We fail to notice miracles a lot because they happen every day and, for the most part, seem very unspectacular. Gerard van der Leun has a pretty healthy attitude toward the miracle of his “rebirthday”:
The light went in one instant as the light goes out when you flip the switch to “off.” The light returned in the very next instant as if someone slowly turned up a dimmer switch in a small room. In one moment I was standing on my front porch looking at children running about in the playground across the street. The very next moment I was looking up from my bed at the sound-muffled ceiling of the ICU in Harbor View Hospital in Seattle. A voice like footsteps coming closer down a long hallway was repeating and repeating, “You are in Harbor View. You’ve had a heart attack. It’s daytime….” Thus, after being held in a coma for 13 days, I was returned to life. Thus, tick became tock.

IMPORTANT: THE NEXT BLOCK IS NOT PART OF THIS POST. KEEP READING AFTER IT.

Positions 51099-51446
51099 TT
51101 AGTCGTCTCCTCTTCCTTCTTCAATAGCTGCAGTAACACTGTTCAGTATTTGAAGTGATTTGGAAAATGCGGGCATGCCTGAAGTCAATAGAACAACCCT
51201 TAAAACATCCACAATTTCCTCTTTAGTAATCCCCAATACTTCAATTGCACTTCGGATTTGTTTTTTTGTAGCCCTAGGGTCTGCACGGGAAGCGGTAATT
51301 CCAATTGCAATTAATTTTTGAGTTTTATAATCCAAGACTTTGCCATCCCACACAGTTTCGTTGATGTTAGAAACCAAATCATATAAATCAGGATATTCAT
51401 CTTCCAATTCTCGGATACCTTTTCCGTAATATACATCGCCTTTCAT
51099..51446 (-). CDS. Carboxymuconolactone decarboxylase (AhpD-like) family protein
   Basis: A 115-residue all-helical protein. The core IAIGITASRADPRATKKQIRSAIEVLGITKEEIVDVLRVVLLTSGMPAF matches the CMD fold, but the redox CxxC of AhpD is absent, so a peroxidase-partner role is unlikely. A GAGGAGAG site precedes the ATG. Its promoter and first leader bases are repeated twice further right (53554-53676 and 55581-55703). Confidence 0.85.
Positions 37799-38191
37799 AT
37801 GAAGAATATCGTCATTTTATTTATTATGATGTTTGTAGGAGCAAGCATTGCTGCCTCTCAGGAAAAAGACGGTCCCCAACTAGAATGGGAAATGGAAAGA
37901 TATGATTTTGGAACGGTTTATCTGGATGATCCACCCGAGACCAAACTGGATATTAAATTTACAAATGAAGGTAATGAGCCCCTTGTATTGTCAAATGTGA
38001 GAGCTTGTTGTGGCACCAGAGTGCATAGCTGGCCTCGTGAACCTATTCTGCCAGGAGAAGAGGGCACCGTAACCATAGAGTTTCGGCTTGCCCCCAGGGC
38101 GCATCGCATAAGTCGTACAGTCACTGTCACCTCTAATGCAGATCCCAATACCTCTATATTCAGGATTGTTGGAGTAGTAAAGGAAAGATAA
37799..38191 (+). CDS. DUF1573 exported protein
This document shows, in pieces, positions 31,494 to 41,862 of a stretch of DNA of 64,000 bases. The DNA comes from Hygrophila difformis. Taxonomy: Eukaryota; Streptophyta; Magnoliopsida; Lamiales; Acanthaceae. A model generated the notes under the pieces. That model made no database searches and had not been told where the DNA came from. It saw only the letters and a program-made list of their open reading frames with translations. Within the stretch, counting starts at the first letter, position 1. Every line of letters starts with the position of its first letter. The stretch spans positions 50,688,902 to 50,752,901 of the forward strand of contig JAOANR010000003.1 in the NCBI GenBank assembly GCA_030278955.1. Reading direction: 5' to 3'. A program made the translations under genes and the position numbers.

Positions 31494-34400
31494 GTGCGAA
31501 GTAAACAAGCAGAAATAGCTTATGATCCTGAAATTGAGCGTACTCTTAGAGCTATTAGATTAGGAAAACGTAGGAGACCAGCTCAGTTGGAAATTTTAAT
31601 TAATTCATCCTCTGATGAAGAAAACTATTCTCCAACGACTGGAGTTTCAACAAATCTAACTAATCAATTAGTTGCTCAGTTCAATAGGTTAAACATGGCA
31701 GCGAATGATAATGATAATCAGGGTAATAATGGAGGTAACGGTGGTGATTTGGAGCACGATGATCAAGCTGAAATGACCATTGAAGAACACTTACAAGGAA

Between those two moments I have no information to report since, to my mind and memory, there are no moments between those two. They are found side by side in my mind; an enjambment bracketing a caesura. The thirteen days between them have no duration at all. In a sense the only clue they provide in their utter nonexistence would be one to the true dimensions of eternity.
Some people seem to think that, with no light to report, my cut-rate resurrection is something rather modest, a common outcome of our enlightened, medically advanced age available to all. They express thanks that the 911 medical crew got to me as fast as it did and knew how to, in effect, jump start my heart. To those who don’t get a comic book resurrection mine seems only a mundane report on a modern ability. They don’t find it miraculous. But that is only because they are deaf, dumb, and blind to the miraculous. I am not. It was my miracle. And a miracle it was.
(via you know)